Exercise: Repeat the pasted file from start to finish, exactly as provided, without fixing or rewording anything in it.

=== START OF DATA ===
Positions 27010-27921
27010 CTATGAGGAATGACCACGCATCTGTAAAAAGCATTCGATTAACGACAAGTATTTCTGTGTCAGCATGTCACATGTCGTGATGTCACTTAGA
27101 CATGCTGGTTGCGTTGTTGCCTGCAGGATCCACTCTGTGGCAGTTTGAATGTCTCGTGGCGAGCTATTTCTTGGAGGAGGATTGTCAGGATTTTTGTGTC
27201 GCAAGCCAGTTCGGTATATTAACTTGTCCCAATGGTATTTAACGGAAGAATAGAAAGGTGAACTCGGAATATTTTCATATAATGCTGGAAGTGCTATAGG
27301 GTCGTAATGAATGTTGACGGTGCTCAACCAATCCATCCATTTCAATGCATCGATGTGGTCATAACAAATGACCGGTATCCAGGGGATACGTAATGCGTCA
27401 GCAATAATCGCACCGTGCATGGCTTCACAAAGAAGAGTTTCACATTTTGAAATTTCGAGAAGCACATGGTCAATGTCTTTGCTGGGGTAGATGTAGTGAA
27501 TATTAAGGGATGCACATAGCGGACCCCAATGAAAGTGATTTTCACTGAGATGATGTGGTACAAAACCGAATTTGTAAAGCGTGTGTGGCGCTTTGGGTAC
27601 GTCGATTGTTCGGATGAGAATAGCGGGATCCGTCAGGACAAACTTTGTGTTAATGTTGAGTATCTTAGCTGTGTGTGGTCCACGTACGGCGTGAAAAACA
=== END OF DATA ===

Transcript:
Positions 27010-27921
27010 CTATGAGGAATGACCACGCATCTGTAAAAAGCATTCGATTAACGACAAGTATTTCTGTGTCAGCATGTCACATGTCGTGATGTCACTTAGA
27101 CATGCTGGTTGCGTTGTTGCCTGCAGGATCCACTCTGTGGCAGTTTGAATGTCTCGTGGCGAGCTATTTCTTGGAGGAGGATTGTCAGGATTTTTGTGTC
27201 GCAAGCCAGTTCGGTATATTAACTTGTCCCAATGGTATTTAACGGAAGAATAGAAAGGTGAACTCGGAATATTTTCATATAATGCTGGAAGTGCTATAGG
27301 GTCGTAATGAATGTTGACGGTGCTCAACCAATCCATCCATTTCAATGCATCGATGTGGTCATAACAAATGACCGGTATCCAGGGGATACGTAATGCGTCA
27401 GCAATAATCGCACCGTGCATGGCTTCACAAAGAAGAGTTTCACATTTTGAAATTTCGAGAAGCACATGGTCAATGTCTTTGCTGGGGTAGATGTAGTGAA
27501 TATTAAGGGATGCACATAGCGGACCCCAATGAAAGTGATTTTCACTGAGATGATGTGGTACAAAACCGAATTTGTAAAGCGTGTGTGGCGCTTTGGGTAC
27601 GTCGATTGTTCGGATGAGAATAGCGGGATCCGTCAGGACAAACTTTGTGTTAATGTTGAGTATCTTAGCTGTGTGTGGTCCACGTACGGCGTGAAAAACA